Before you start using you fox news sound bite strategy think for a second. How many kwh has been shipped of what chemistry…. batteries have not improved much. NiMH is on its way and was barely used it terms of capacity shipped. Lets think applied knowledge here.

          • Bob_Wallace

            Are you incapable of saying “Oops, I was wrong”?

          • https://plus.google.com/u/0/116871216264349123945/posts Felix Hoenikker

            Cause Im not, look at capacity shipments by chemistry and its clear that of the batteries actually being used that could be utilized for large scale storage, we’ve not made a ton of improvement over time. Performance and cost are tied, just because its for sale doesn’t mean its being used. CONTEXT BOB!!! I’d ask you to apologize too but I’m not that kind of a person. ” 2x times better” very derek zoolander lol

          • CaptD

            Felix – As ever more invest in Solar (of all flavors) I look for not one but many new breakthroughs or “Solar cycles” which will further accelerate the shift to Solar and additional R&D.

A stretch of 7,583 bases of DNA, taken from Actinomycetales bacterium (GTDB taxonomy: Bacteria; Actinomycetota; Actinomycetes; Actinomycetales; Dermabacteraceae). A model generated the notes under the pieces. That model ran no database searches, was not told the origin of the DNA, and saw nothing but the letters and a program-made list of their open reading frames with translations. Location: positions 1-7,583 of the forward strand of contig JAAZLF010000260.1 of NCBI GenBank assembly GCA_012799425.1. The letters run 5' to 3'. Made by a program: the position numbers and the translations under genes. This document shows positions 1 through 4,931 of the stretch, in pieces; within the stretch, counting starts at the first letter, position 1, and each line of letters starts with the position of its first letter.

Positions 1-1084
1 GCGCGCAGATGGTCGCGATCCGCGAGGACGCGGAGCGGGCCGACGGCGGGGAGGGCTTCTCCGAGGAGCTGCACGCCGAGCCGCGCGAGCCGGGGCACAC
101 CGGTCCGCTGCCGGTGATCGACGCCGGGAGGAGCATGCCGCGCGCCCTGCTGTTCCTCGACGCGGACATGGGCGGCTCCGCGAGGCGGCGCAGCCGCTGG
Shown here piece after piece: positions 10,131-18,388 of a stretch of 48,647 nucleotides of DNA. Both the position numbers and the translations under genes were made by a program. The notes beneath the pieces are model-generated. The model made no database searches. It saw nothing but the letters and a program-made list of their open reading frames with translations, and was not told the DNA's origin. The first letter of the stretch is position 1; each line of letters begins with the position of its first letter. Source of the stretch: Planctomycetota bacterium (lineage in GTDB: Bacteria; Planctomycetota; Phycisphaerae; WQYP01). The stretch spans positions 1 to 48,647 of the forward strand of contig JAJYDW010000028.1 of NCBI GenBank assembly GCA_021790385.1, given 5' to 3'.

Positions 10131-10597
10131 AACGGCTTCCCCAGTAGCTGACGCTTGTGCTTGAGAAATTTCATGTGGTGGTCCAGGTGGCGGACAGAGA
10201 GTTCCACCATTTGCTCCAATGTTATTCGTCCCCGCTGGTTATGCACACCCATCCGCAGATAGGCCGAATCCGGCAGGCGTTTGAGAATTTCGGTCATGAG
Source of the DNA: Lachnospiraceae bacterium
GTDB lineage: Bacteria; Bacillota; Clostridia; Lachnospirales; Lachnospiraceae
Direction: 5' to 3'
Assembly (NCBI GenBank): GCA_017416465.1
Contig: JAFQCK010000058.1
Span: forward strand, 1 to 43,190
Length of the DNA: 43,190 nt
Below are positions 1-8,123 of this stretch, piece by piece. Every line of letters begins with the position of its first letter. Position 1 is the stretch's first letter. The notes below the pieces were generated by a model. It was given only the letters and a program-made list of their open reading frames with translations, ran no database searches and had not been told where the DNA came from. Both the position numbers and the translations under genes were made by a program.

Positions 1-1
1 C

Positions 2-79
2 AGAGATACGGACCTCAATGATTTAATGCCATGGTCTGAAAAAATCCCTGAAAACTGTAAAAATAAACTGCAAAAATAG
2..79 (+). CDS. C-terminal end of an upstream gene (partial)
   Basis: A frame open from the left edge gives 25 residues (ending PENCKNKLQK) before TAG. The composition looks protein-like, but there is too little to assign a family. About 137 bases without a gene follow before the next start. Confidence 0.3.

Remember that famous quote:
            Get me a lever and I’ll move the Earth

            The modern version is:
            Get me a low cost battery and I’ll power the Earth

          • https://plus.google.com/u/0/116871216264349123945/posts Felix Hoenikker

            what are your breakthrough shifts? I’d love to know because the characteristics of single double triple junction pv materials is well understood. the issue is the cost. ive written about investing in solar for a long time, it used to be short the cost trailing and long the cost leading panel manufacturers on an area normalized basis. then profits flowed downstream so I’m not sure that you’ll actually get any roi on manufacturing anymore. good luck though.

  • https://plus.google.com/u/0/116871216264349123945/posts Felix Hoenikker

    hahahaha exactly, i would have been impressed if this was 5 years ago. but saying you’re getting into renewables today is funny because its unavoidable congrats on making par?

    • http://zacharyshahan.com/ Zachary Shahan

      haha, love that — “congrats on making par.” :D